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Corporate Profits Recover, Taxes Not So Much

Posted by: Dan Beucke on December 7, 2011 at 1:20 PM

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As the election cycle turns up the heat on the wealth debate, look for companies to argue that any corporate tax hike will be a vote against U.S. job creation. As the Bloomberg Government chart here shows, corporate profits as of last year had recovered from the recession, but corporate tax payments had not. There are two reasons: 1) Companies got a break three years ago on depreciation for spending on factories and equipment. That’s due to expire next year. 2) Much of the post-recession expansion is happening in places like India and China, where multinationals shield their profits from U.S. taxes until they’re repatriated.

Corporate execs say that without further tax breaks, investment will grind to a halt and foreign profits will stay where they are. Critics cite the drop in taxes paid as evidence the companies aren’t paying their fair share — and say that more tax breaks will only make it worse.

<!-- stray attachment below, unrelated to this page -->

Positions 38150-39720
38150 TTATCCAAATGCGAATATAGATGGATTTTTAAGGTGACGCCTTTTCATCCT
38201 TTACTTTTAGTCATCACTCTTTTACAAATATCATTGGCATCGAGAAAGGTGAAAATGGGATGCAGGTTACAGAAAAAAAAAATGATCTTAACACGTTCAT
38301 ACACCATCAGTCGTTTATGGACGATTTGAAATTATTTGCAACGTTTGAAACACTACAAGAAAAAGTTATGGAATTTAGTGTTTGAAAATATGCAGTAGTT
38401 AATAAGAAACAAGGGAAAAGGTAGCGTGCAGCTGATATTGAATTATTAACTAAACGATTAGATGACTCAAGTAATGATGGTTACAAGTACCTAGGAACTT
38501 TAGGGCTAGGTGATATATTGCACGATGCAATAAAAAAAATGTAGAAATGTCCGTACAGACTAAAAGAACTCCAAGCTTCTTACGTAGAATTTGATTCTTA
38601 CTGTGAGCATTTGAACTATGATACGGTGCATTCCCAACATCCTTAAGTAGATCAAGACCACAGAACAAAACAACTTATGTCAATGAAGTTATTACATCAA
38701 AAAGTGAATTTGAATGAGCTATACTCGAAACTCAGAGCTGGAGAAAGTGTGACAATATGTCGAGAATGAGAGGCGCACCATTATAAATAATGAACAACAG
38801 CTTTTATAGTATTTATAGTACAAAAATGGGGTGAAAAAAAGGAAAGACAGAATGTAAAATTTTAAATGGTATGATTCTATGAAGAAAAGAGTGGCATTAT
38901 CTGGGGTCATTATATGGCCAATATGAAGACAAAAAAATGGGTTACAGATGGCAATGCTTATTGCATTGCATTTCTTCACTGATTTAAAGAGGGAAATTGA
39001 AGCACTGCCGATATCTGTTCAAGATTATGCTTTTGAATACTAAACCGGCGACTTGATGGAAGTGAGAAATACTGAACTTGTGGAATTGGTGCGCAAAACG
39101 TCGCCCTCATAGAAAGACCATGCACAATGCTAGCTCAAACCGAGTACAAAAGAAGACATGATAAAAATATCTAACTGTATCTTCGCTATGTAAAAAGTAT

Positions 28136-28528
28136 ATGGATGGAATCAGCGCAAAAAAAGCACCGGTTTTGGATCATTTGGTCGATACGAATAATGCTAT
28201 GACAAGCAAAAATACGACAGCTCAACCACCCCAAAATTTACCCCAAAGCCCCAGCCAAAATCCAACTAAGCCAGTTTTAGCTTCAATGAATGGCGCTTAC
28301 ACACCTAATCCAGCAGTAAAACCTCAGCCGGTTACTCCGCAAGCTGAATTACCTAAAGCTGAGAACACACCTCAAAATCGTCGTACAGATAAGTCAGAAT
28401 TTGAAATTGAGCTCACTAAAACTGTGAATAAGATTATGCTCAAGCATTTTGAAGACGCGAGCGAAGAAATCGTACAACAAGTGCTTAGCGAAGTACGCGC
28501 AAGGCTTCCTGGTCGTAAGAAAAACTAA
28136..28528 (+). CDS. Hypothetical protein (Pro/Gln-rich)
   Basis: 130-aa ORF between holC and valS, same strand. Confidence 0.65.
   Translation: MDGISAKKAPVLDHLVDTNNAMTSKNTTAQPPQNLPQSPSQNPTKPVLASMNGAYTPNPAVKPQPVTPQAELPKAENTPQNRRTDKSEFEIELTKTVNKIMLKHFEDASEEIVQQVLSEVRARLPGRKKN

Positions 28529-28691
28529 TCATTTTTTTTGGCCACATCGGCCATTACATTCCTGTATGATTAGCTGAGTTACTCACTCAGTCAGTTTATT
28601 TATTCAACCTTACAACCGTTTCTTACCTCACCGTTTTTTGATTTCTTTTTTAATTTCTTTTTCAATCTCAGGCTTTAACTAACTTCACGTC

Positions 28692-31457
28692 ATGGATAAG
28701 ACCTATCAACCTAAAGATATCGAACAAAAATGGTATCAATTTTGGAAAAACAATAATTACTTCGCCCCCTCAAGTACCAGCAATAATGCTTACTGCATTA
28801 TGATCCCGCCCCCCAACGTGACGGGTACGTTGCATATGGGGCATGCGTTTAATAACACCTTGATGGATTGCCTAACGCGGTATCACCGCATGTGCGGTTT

Reader Comments


December 12, 2011 4:23 PM

I love how companies always pull the "job" card when any discussion of making them toe the lines like everybody else comes up. Yet you never see their Executive staff take any pay concessions whatsoever. They'll axe everyone below them and still award themselves with 20%, 30%, and more in compensation growth. All while often driving their companies into the ground. I just want to know how do you ascend to the level at which you are immune to the financial impacts suffered by your subordinates, and by your very actions and decisions? I've heard and seen enough of the Top Brass in Corp America to know that there is but one thing that 90% of them are interested in: How much money will it put in MY pocket? They'll poison water supplies, do crooked financial deals, stock swaps, distribute bad medicine, there seems to be nothing off limits to what these people will do for themselves. And they want more tax breaks? Why? What have YOU done for this country lately?

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"The Wealth Debate" is a running discussion of wealth, poverty, the economy and income inequality in the U.S. and the world. It was started shortly after the Occupy Wall Street movement sparked a global protest about the fallout from the financial crisis and money in politics. You can reach the editors, Dan Beucke and Mark Gimein, by email, or follow BloombergNow on Twitter to keep up with posts.

Analyses or commentary in this blog are the views of the author and or commentators, and do not necessarily reflect the views of Bloomberg News.

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